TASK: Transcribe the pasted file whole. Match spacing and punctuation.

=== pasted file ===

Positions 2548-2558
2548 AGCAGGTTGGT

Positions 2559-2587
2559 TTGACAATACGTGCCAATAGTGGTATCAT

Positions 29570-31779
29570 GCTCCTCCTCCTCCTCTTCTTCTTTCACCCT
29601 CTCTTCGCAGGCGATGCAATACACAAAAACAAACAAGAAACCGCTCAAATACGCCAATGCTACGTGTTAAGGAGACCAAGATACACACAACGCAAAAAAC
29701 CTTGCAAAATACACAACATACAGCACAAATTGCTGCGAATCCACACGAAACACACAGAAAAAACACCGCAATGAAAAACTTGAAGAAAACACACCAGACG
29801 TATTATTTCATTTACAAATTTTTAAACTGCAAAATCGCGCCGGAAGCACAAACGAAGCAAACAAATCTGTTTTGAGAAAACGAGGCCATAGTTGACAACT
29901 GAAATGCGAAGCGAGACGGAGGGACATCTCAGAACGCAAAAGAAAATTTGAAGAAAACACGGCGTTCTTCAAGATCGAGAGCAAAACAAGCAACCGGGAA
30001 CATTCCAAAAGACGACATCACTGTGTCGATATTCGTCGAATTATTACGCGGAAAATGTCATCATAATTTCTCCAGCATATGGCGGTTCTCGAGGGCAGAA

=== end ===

Positions 2548-2558
2548 AGCAGGTTGGT

Positions 2559-2587
2559 TTGACAATACGTGCCAATAGTGGTATCAT

Positions 29570-31779
29570 GCTCCTCCTCCTCCTCTTCTTCTTTCACCCT
29601 CTCTTCGCAGGCGATGCAATACACAAAAACAAACAAGAAACCGCTCAAATACGCCAATGCTACGTGTTAAGGAGACCAAGATACACACAACGCAAAAAAC
29701 CTTGCAAAATACACAACATACAGCACAAATTGCTGCGAATCCACACGAAACACACAGAAAAAACACCGCAATGAAAAACTTGAAGAAAACACACCAGACG
29801 TATTATTTCATTTACAAATTTTTAAACTGCAAAATCGCGCCGGAAGCACAAACGAAGCAAACAAATCTGTTTTGAGAAAACGAGGCCATAGTTGACAACT
29901 GAAATGCGAAGCGAGACGGAGGGACATCTCAGAACGCAAAAGAAAATTTGAAGAAAACACGGCGTTCTTCAAGATCGAGAGCAAAACAAGCAACCGGGAA
30001 CATTCCAAAAGACGACATCACTGTGTCGATATTCGTCGAATTATTACGCGGAAAATGTCATCATAATTTCTCCAGCATATGGCGGTTCTCGAGGGCAGAA